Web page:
MAY 7, 2020 - To help end plastic waste, From Single Use to Reuse explores innovative ideas and progressive solutions to create a circular economy for plastics. It’s clear that the way we deal with plastic waste in the United States today isn’t where it needs to be. Our current recycling infrastructure wasn’t designed to handle the volume and different types of plastics we use these days. But with the help of member initiatives like the Materials Recovery for the Future (MRFF) program, we can begin to change that.
A coalition to update recycling
MRFF was formed in 2015 by a coalition of recycling advocates to examine how existing recycling processes could be utilized to capture flexible plastic packaging (FPP) such as resealable food bags, pouches for laundry detergent pods and pet food bags.
A living laboratory for recycling
Recycling facilities typically have tremendous difficulties handling and separating FPP. MRFF’s initial phase focused on testing the feasibility of separating FPP in recycling facilities where materials such as glass, aluminum, paper and plastics are brought in mixed from single-stream curbside recycling programs.
The results? By enhancing current technologies, recycling facilities could create a new stream of useful recovered materials from FPP, and at the same time reduce contamination of the other recyclables.
Is it economically viable?
With overwhelmingly positive results from the initial phase, the focus went from “Can we make it work?” to “Can we make it work financially?” To that end, MRFF helped develop a financial model to estimate the costs and benefits of accepting FPP in curbside recycling programs. By plugging in their unique variables, recycling programs could get an idea if they could benefit from FPP recycling.
Pilot program: A proof point
The second phase also included finding a partner for MRFF to see how feasibility results would play out in an actual recycling facility. In 2019, MRFF launched a pilot program at Total Recycle in Berks County, PA: the first single-stream recycling facility in the nation to accept FPP in its curbside recycling program.
This pilot program experimented to learn the best ways to collect, sort and capture value from FPP. And the process worked — the program now produces a new recycled material called rFlex that can be used to make durable goods and other products.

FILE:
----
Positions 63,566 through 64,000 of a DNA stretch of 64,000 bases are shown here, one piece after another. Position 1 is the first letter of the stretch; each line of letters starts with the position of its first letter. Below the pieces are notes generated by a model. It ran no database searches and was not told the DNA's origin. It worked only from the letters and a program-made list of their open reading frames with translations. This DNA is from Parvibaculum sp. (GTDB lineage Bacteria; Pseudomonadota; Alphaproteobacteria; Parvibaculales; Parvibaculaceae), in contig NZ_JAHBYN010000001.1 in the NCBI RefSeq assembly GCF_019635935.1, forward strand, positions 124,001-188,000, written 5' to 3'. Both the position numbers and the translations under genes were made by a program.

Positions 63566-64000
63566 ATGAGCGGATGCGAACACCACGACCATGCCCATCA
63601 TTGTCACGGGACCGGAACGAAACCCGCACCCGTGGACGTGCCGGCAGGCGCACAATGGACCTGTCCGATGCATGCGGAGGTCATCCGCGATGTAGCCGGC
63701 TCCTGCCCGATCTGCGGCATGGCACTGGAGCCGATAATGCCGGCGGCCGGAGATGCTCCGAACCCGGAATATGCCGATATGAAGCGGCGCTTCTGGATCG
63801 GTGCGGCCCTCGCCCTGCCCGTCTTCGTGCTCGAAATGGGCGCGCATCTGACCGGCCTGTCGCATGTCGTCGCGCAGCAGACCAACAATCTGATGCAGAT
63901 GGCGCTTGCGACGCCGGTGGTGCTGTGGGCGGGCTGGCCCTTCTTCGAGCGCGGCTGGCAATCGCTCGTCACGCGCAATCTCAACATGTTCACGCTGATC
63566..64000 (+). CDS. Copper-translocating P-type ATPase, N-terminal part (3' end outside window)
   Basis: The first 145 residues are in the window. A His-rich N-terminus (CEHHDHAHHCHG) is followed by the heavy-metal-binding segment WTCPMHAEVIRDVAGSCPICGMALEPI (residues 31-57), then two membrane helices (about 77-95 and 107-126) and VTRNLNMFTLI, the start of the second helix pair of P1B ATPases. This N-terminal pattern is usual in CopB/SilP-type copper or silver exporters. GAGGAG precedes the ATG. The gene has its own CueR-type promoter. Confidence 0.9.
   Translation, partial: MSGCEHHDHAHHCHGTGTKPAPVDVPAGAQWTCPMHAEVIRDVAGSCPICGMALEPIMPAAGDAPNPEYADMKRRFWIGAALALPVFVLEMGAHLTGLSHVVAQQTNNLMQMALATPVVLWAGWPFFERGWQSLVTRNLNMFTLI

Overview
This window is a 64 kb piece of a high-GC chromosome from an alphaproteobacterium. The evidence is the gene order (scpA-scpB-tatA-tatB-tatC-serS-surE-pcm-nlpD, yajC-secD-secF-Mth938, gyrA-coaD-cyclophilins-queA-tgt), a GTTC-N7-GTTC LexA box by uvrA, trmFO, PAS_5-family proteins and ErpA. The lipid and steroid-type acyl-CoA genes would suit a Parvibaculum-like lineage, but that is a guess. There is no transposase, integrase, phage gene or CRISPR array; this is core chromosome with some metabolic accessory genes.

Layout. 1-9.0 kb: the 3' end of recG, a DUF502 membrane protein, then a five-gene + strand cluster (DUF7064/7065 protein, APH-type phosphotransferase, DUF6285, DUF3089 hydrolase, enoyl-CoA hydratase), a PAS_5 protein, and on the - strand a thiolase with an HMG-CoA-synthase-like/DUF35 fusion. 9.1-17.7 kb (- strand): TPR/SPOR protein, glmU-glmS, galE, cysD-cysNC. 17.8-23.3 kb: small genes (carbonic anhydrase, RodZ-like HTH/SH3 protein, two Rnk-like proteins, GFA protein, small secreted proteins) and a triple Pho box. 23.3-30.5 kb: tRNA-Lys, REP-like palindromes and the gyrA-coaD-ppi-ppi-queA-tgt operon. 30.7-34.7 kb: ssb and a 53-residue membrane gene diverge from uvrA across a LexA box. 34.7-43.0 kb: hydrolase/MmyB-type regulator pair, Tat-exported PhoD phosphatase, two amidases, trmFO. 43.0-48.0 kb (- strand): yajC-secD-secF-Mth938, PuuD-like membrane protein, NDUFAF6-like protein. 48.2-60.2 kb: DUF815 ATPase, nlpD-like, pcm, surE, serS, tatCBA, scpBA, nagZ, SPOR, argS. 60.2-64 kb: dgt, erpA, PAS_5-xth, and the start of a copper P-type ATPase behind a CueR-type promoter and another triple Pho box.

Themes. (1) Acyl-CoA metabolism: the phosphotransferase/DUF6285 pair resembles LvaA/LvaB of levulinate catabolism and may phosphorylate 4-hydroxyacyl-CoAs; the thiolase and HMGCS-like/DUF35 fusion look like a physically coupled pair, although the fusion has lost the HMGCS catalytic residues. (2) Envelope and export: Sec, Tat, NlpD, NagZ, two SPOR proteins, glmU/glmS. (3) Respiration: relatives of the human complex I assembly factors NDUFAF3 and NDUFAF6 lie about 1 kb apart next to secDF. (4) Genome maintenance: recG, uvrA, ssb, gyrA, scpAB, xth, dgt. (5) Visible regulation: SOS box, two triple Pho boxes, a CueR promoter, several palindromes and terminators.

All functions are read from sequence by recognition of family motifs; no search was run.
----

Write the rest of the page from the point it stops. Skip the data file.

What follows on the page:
Creating a sustainable path forward
While this facility potentially could produce up to 6 million pounds of rFlex each year, expanding the MRFF learnings to more recycling facilities could have a dramatic impact on plastic recycling, help reduce waste going to landfills and lead to a more circular economy for plastics. And keep these plastics out of our environment.
The MRFF project members include Amcor, Chevron Phillips Chemical Corporation, Dow, J.P. Mascaro & Sons, Johnson & Johnson Consumer Health, Kraft Heinz, LyondellBasell Industries, MARS, Mondelez International, Nestlé Purina PetCare and Nestlé USA, PepsiCo, Plum Organics, Procter & Gamble, SC Johnson, Sealed Air, Target, Unilever, the Walmart Foundation and Westlake Chemical, as well as the Association of Plastics Recyclers, the Canadian Plastics Industry Association, the Flexible Packaging Association, the Plastics Industry Association and the American Chemistry Council.
Materials Recovery for the Future (MRFF): A program formed in 2015 by a coalition of recycling advocates to examine how existing recycling processes could be utilized to capture flexible plastic packaging (FPP).
Flexible plastic packaging (FPP): Any package or part of a package whose shape can be readily changed. Flexible packaging includes, but is not limited to, bags, pouches, liners and wraps that utilize plastic or film.
rFlex: A material primarily consisting of plastic materials like shopping bags, storage bags and shrink wrap, along with multilayered packaging and fiber materials. It can be used to make lumber, pallets and more.See Our Full Glossary